How long had you been running when you ran your first BQ?

21 years

Did you run in college or high school?


What was your approximate lifetime mileage at the time of your first BQ?

No idea

How many miles did you run in the year before your first BQ?


Approximately how many races did you run in that year?


Did you follow a canned program? If so, which one? If not, can you give us an idea of what your training philosophy was?

No, Loosely followed Pete Pfitzinger plan with some elements from Greg McMillan and Hanson

Did you run with a running club or utilize a coach?


Did cross training play a role in your training? If so, how?

Not much. Some pilates and yoga for strength and flexibility.

Did speed work play a role or specific workouts play a role in your training? If so, how?

Yes. Speed workouts and/or tempo runs every week in the few months leading up to my BQ marathon.

Any other thoughts you would like to share with those of working towards a BQ?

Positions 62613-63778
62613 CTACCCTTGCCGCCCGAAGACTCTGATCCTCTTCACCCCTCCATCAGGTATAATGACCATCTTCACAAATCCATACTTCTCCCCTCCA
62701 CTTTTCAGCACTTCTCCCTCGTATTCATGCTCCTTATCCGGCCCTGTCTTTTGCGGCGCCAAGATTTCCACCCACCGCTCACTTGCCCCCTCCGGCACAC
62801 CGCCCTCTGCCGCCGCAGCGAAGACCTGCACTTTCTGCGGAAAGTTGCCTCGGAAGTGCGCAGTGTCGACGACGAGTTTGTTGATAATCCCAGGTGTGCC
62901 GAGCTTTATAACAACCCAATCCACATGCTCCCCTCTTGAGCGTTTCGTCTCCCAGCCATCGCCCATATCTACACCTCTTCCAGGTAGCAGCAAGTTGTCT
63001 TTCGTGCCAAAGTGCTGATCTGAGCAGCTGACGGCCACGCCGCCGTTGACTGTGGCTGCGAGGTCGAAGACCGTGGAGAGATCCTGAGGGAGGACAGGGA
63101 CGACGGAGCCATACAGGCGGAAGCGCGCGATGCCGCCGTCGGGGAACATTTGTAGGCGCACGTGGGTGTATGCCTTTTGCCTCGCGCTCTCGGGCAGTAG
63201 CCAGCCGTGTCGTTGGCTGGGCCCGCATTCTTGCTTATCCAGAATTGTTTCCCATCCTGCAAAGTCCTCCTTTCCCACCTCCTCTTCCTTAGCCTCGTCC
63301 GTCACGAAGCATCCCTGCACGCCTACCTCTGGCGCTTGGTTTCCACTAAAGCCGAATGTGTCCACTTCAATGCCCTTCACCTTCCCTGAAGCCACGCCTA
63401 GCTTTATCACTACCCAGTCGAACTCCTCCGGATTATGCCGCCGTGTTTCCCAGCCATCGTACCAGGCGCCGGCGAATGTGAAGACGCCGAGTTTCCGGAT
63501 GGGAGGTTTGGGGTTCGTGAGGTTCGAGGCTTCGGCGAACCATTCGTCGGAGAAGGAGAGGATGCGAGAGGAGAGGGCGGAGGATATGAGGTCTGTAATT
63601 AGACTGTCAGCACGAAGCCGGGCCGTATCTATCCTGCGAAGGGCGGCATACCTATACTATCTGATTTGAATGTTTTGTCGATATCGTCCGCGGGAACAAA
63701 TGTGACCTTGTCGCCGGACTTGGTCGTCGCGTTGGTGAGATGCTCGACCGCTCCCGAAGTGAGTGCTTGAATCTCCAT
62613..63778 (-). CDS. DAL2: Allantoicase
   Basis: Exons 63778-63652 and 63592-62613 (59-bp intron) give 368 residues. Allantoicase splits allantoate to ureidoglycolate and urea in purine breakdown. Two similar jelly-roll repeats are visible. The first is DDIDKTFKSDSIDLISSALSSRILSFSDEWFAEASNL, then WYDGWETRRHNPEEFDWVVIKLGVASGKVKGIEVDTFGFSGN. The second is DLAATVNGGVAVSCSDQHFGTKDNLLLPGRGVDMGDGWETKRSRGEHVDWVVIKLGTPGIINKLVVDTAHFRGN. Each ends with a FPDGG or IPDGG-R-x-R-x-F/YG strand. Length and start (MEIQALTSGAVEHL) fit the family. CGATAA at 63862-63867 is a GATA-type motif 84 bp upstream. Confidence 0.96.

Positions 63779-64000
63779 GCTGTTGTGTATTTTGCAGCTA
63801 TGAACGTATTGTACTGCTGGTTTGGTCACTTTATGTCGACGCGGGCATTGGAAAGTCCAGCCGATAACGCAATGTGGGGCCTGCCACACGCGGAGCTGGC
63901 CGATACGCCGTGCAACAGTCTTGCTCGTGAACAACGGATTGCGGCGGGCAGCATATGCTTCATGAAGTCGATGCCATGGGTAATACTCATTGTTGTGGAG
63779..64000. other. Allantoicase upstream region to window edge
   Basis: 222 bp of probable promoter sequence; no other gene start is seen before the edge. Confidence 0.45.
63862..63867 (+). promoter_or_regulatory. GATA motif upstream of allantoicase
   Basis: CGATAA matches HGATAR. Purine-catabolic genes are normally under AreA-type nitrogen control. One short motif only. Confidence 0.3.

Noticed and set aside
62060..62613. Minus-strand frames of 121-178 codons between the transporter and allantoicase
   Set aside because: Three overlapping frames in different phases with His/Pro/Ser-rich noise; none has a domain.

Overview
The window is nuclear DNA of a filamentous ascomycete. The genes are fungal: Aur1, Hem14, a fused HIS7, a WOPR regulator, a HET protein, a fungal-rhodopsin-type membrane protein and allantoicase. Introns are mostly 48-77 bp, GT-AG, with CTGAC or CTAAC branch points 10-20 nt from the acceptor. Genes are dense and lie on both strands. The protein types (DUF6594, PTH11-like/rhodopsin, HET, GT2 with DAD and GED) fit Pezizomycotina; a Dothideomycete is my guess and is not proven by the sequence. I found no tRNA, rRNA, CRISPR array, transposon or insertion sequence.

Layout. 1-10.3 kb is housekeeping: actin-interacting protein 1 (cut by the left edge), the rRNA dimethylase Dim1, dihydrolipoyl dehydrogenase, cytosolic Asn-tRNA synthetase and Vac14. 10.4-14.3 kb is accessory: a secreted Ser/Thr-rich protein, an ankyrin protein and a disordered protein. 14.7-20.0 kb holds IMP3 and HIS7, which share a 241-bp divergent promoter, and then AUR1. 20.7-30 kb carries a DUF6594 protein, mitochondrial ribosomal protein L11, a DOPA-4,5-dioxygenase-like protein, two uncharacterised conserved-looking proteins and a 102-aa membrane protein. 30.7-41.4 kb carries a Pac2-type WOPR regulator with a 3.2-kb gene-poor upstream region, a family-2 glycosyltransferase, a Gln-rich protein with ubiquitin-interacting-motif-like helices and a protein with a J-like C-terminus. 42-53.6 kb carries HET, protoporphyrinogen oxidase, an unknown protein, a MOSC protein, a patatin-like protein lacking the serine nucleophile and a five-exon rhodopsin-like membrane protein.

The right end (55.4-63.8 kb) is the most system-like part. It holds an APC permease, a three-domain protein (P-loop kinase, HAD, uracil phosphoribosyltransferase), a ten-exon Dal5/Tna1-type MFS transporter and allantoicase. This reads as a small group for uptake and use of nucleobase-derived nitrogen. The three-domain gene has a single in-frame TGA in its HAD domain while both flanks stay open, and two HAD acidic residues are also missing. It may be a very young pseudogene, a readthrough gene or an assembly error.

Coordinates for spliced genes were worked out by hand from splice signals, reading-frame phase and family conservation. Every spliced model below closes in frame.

Put in the effort, week after week. Read all you can about different training plans and approaches to see what fits with your lifestyle and preferences. Find a running group/friends to hold you accountable for speed work, tempo and long runs. Enjoy the process!

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Book Review: Grann’s Killers of the Flower Moon: The Osage Murders and the Birth of the FBI

Killers of the Flower Moon: The Osage Murders and the Birth of the FBI

David Grann

This is a story of a mass murder.

The murdered were members of the Osage tribe of Native Americans, who, for a host of complex reasons tied to U.S.’s horrific treatment of Native Americans, ended up inexplicably wealthy owners of extremely valuable land rights. Their murderers were members of the white community around them, people who befriend them, even married them, and then systematically went about killing them to gain their wealth and land titles.

This book is also about the early days of the FBI, when Hoover was trying to turn a little known group of law men into a feared national surveillance and enforcement unit. They solved at least some of the Osage murders, but for their own reasons.

It all makes for some dark, sociopathic, racist, stuff. Its also deeply compelling, extremely well researched, and written in a style that keeps the pace of the story high, without descending into sensationalism.

This one will be on a lot of best of the year lists and for good reason. It’s a compelling, heartbreaking story, long overlooked and its excellently told.